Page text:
Defence Minister Rajnath Singh on Thursday informed the Rajya Sabha that there had been a breakthrough in talks to resolve the nine-month military standoff with China along the Line of Actual Control (LAC) in Ladakh.
A day earlier, China’s defence ministry said that Chinese and Indian troops on the southern and northern shores of Pangong Tso have begun “synchronised and organised disengagement”, in line with the consensus reached between corps commanders on January 24. Here is what the plan entails:
The disengagement plan
Troops from both sides have started disengaging from the Pangong Tso area, but as of now the process seems restricted to the north and south shores of the lake.
Both sides are pulling back certain columns of tanks from the south bank. At the moment, there is no pullback of troops from the friction points and vantage points. That will happen in a phased and verified manner.
How the process will unfold
Singh said: “Both sides will remove the forward deployment in a phased, coordinated and verified manner.”
“China will pull its troops on the north bank towards the east of Finger 8. Similarly, India will also position its forces at its permanent base at the Dhan Singh Thapa post near Finger 3. Similar action will be taken by both the parties in the south bank area as well,” he told the Rajya Sabha.
Mountain spurs jutting into the lake are called ‘Fingers’ in military parlance. The area between Finger 3 and Finger 8 will become a no-patrolling zone temporarily, till both sides reach an agreement through military and diplomatic discussions to restore patrolling.
Further, all construction by both sides on the north and south banks since April 2020 will be removed.
Based on this agreement, action started from Wednesday on the north and south bank. “It is expected that this will restore the situation to before the standoff of last year,” Singh said.
Senior Colonel Wu Qian, spokesperson for the Chinese Ministry of National Defense, said on Wednesday: “The Chinese and Indian frontline troops at the southern and northern bank of the Pangong Tso Lake start synchronised and organised disengagement from February 10.”
“This move is in accordance with the consensus reached by both sides at the 9th round of China-India Corps Commander Level Meeting.”
Why is this area important?
Clashes on the north and south banks marked the beginning of the standoff; it is one of the areas where the Chinese troops had come around 8 kilometres west of India’s perception of the LAC.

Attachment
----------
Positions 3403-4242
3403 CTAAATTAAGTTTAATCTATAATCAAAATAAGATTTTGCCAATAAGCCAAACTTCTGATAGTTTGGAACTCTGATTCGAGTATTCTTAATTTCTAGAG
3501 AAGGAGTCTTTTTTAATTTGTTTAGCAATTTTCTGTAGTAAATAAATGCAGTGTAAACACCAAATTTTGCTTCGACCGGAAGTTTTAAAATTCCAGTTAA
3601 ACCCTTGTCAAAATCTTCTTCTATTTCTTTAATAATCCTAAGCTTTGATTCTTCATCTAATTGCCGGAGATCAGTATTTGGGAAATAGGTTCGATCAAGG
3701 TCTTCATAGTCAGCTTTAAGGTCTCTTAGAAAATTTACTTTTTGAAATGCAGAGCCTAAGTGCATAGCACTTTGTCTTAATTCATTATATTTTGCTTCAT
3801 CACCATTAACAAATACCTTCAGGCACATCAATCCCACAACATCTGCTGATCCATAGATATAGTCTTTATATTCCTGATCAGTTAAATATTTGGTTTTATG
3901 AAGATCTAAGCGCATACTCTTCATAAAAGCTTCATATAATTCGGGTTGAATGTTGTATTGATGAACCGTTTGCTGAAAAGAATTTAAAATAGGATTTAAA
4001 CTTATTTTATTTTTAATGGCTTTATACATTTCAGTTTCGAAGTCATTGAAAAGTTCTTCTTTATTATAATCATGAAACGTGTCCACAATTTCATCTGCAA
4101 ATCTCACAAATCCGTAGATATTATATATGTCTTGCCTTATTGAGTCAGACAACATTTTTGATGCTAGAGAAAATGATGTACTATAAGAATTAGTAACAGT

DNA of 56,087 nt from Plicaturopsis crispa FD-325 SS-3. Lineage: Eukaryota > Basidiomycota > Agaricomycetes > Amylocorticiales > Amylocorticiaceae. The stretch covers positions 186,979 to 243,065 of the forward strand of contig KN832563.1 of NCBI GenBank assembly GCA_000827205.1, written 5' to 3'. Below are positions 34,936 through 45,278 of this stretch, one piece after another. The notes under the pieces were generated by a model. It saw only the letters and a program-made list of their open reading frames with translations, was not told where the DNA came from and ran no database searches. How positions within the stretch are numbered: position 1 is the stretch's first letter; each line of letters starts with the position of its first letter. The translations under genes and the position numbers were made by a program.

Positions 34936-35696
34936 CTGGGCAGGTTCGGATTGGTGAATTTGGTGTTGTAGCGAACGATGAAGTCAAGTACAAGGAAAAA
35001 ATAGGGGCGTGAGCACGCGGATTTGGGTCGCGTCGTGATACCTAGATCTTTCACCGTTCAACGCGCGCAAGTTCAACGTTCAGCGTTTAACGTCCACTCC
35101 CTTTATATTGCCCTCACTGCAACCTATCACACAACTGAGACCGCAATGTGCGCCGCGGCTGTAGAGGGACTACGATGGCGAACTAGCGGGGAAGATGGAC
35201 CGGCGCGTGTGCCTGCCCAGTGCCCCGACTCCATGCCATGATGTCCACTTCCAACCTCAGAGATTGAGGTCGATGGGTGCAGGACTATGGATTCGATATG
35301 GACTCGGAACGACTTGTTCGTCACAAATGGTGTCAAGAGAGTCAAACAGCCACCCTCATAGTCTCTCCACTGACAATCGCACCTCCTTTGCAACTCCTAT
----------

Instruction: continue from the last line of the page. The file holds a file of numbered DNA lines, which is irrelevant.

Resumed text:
China had positioned its troops on the ridgeline connecting Fingers 3 and 4, while according to India the LAC passes through Finger 8.
Why has this taken so long?
Since September, China has insisted that India first pull its troops back from the south bank of Pangong Tso, and the Chushul sub-sector. However, India wants any disengagement process to include the entire region, and troops to go back to their April 2020 positions.
Singh said: “We have told China that we want a solution to the issue on the basis of three principles: (a) LAC should be accepted and respected by both the parties. (b) Neither party should attempt to change the status quo unilaterally. © All agreements should be fully adhered to by both parties.
“India is of the view that the forward deployments of 2020 which are very close to each other should be pulled back and both the armies should return to their permanent and recognised posts.”
Is the standoff resolved?
Singh said: there are still some outstanding issues regarding deployment and patrolling on LAC. “Our attention will be on these in further discussions,” he said.
“Both sides agree that complete disengagement under bilateral agreements and protocols should be done as soon as possible. After the talks so far, China is also aware of our resolve to protect the sovereignty of the country. It is our expectation that China will work with us seriously to resolve the remaining issues.”
The minister also said that both sides have agreed that “within 48 hours of complete disengagement from Pangong Lake, senior commanders level talks should be held and the remaining issues should be resolved”.
Pangong Tso is just one of the friction areas. Chinese troops crossed the LAC in four other parts last year, including the Depsang Plains, which is close to India’s strategic Adult Beg Oldie base, near the Karakoram Pass in the north.